Panic Blooms, the long overdue sixth album by Black Moth Super Rainbow, is a fucked up and bleeding account of depression and the shadow side of human frailty, full of gorgeous warped melodies that exist as their own genre, somewhere between late 90s Warp Records, dub, and chopped and screwed codeine drip. It's not drug music, it's dragged music, oozing through the muck of the present moment, past mutating the present, demon melodies filtered through the vain search for light.
This is why Pitchfork claimed BMSR mastered "the balance between the grotesque and beautiful," Spin hailed their "consistently great records of mind-altering, sugar-coated, vocoder-heavy psychedelic pop" and Stereogum saluted their "excellent haze." Encoded in a syrupy fog, Tobacco's lines stab with more ferocity than ever before. From the first track, the knives are out and slashing with chimerical violent imagery: mouths bleeding from razor blades stashed in tangerines and the ominous sensation of feeling haunted.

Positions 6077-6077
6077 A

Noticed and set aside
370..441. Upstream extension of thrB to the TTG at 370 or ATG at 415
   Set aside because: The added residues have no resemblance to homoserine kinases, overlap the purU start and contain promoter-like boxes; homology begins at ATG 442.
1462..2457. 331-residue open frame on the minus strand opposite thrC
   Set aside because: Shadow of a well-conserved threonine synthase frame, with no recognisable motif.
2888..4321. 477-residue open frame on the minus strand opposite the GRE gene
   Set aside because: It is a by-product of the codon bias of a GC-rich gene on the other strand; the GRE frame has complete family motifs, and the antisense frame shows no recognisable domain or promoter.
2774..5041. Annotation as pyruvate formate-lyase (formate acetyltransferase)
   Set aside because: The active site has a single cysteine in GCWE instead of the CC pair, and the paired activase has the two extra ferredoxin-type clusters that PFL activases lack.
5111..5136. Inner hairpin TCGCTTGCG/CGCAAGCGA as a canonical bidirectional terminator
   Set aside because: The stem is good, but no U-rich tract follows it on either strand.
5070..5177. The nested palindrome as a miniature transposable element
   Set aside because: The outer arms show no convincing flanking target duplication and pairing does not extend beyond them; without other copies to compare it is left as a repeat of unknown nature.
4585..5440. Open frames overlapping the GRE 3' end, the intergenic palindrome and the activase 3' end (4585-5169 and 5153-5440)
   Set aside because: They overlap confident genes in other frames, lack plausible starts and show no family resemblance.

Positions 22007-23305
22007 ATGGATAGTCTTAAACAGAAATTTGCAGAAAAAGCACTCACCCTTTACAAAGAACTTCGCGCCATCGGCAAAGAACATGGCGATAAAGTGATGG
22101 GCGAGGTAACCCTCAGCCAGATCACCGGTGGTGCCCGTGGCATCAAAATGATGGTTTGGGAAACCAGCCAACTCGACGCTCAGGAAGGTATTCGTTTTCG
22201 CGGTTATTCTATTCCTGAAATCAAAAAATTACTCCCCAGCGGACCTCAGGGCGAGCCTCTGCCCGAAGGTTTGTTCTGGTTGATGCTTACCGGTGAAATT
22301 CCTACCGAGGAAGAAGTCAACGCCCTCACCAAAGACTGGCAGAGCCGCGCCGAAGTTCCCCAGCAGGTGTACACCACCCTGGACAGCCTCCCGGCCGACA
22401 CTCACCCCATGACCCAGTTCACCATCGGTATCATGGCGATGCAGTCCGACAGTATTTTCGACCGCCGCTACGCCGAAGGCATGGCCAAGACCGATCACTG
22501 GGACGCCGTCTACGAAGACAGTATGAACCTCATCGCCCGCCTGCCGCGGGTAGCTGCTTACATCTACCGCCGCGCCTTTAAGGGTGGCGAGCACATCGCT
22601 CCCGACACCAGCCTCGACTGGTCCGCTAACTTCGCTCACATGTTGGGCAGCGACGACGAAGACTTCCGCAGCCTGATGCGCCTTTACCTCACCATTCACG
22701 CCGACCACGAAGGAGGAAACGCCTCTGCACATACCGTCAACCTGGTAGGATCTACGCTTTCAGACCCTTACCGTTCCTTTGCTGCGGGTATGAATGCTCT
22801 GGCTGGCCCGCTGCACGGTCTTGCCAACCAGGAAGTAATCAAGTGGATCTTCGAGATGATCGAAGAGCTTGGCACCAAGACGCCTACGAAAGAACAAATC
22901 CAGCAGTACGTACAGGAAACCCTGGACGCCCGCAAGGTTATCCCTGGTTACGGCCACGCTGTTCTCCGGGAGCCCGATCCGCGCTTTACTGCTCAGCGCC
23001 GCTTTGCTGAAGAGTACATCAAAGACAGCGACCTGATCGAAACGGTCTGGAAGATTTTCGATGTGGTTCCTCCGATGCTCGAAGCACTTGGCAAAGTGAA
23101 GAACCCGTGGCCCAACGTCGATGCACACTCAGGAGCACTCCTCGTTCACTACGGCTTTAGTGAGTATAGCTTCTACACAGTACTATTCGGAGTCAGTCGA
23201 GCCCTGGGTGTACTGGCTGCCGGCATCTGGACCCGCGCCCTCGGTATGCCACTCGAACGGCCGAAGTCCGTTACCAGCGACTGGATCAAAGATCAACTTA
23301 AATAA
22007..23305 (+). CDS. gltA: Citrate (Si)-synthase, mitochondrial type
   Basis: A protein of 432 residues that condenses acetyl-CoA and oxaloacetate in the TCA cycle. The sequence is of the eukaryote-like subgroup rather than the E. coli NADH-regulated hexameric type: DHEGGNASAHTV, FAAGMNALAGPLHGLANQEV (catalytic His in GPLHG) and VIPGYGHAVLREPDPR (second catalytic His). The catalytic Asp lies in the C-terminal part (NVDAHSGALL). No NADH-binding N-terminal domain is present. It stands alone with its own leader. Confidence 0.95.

There are sunset curses and diseased plants, sunburn fevers and doomsday downgrades, pink apocalyptic suns and sinister omens. It's reminiscent of the phrase used to describe surrealism: as beautiful as the chance encounter of a sewing machine and an umbrella on an operating table.